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How to Make Seventeenth Century Coffee in Four Easy Steps

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It's hard to imagine life without coffee. The stuff has an uncanny ability to slip itself into any type of meal, at any time of day, and into any type of social situation. But in spite of the fact that Americans drink about 150 billion cups of it each year, we should remind ourselves that consuming coffee is a relatively new habit. Tobacco smoking has been around for thousands of years. Making opium is virtually a Stone Age technology. Drinking coffee, by contrast, is only one thousand years old.

While Sufi monks were the first to popularize the habit around 1000 AD, it wasn't for another six hundred years or so that coffee drinking got going in the West. European pharmacopeias up until then had included intoxicants, sedatives, and even psychedelics. None of this prepared them for caffeine.

While some complained about the insomnia, and others worried about the potential sexual side effects, the vast majority of Europeans were completely enamored with the caffeine buzz. They lauded its ability to deter drowsiness, enhance memory, and suppress the appetite (a particularly useful effect in an age when famine always lurked around the corner). Most of all, they praised coffee's mood-enhancing qualities. Coffee promised its drinkers the best of both worlds; you got the fun of the tavern without the awful hangover the next day.

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They weren't so excited about coffee's distinctive taste. Contemporaries described it as a "syrup of soot" and an "essence of boiled shoes" that "smelled like old crusts and leather" with a mouth-feel akin to "puddle water." Critics likened coffee to the black waters of the mythological River Styx of ancient Greek legend, which dead souls crossed to enter the underworld.

Did these seventeenth-century coffee-haters have a point? I was curious to find out. Luckily, I realized I could prepare my own in four easy steps.

Find some beans. Until the first European coffee plantation was established in Java around 1700 AD, the entire world's coffee beans were grown in Ethiopia and southern Yemen. Most coffee shops today don't offer unroasted beans, but eventually I managed to find some at a specialty roaster down the street.

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Roast your beans over a fire. After the arduous journey from the Arabian city of Mocha -- center of the early modern international coffee wholesale market -- to Europe, it was time to roast those beans. This was done the old fashioned way: in a frying pan or skillet over a fire. Now, this sounds easier than it actually is. Once you get your fire going, briskly stir your beans in the skillet until you hear them begin to "crack," sort of like popcorn. But keep those babies moving, the whole process happens in a matter of minutes and it's frighteningly easy to unevenly roast them. I completely burned my first batch. I had marginally better success once I resorted to the stove. No wonder people wanted to entrust this task to the experts; as early as 1700, merchant-roasters began to market their own "brands," which they distributed to popular coffee houses around town.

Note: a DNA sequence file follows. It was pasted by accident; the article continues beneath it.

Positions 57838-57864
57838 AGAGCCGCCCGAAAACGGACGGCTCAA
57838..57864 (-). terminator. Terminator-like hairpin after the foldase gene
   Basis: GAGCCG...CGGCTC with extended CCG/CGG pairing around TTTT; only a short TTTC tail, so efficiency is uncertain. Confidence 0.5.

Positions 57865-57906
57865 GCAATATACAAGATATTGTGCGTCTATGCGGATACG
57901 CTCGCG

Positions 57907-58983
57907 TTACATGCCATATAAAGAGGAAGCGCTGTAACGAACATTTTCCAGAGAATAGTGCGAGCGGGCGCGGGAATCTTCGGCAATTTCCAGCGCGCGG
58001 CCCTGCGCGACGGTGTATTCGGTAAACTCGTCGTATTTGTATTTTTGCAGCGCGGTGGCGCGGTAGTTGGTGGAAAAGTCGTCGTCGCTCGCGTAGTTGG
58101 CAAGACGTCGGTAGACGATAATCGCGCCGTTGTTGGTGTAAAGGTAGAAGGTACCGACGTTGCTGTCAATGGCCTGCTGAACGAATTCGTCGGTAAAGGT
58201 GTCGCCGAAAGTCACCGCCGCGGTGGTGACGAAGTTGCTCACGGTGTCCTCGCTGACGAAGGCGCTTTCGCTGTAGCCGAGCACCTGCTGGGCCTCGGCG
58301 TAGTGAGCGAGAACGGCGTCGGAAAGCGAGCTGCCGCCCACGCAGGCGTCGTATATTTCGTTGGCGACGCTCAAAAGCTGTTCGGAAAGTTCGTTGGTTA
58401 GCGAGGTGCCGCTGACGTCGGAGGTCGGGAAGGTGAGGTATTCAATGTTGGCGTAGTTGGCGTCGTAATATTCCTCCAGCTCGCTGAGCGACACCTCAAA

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Grind and boil your coffee beans. Once the beans were roasted, they were ground in a mortar, strained in a sieve, and then boiled for about 15 minutes. There was no such thing as a 17th century espresso; that wouldn't be available for another two hundred years. The finished product was a lot closer to thick, unfiltered Turkish coffee. And the potency? That's hard to tell. Historians estimate that the typical 17th century cup of coffee was made using one or two ounces of coffee to three or four cups of water. Compare that to the single drip we enjoy today, which uses about one ounce of coffee to 1 and 1/2 cups of water. It's pretty safe to say that we're a lot more caffeinated in the 21st century.

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Drink your coffee. At last, drink your coffee in a small, shallow "dish" -- the handles evolved a little bit later. Although my coffee tasted a little smoky and burned, and the texture was decidedly muddier than the stuff I'm used to, I did detect some nice fruity notes from the freshly roasted beans. This certainly wasn't the best cup I've ever had, but it was far from the worst.

Am I giving 17th century coffee too much credit? That's entirely possible. A bean's journey from Mocha to London could take weeks, even months. And since coffee was in such high demand and quality beans were hard to come by, unscrupulous coffee sellers were frequently accused (with good reason) of reusing beans or mixing them in with dirt and twigs to stretch out the product. Try to simulate these historical conditions at home, if you dare. But my local coffee shop won't be losing my business anytime soon.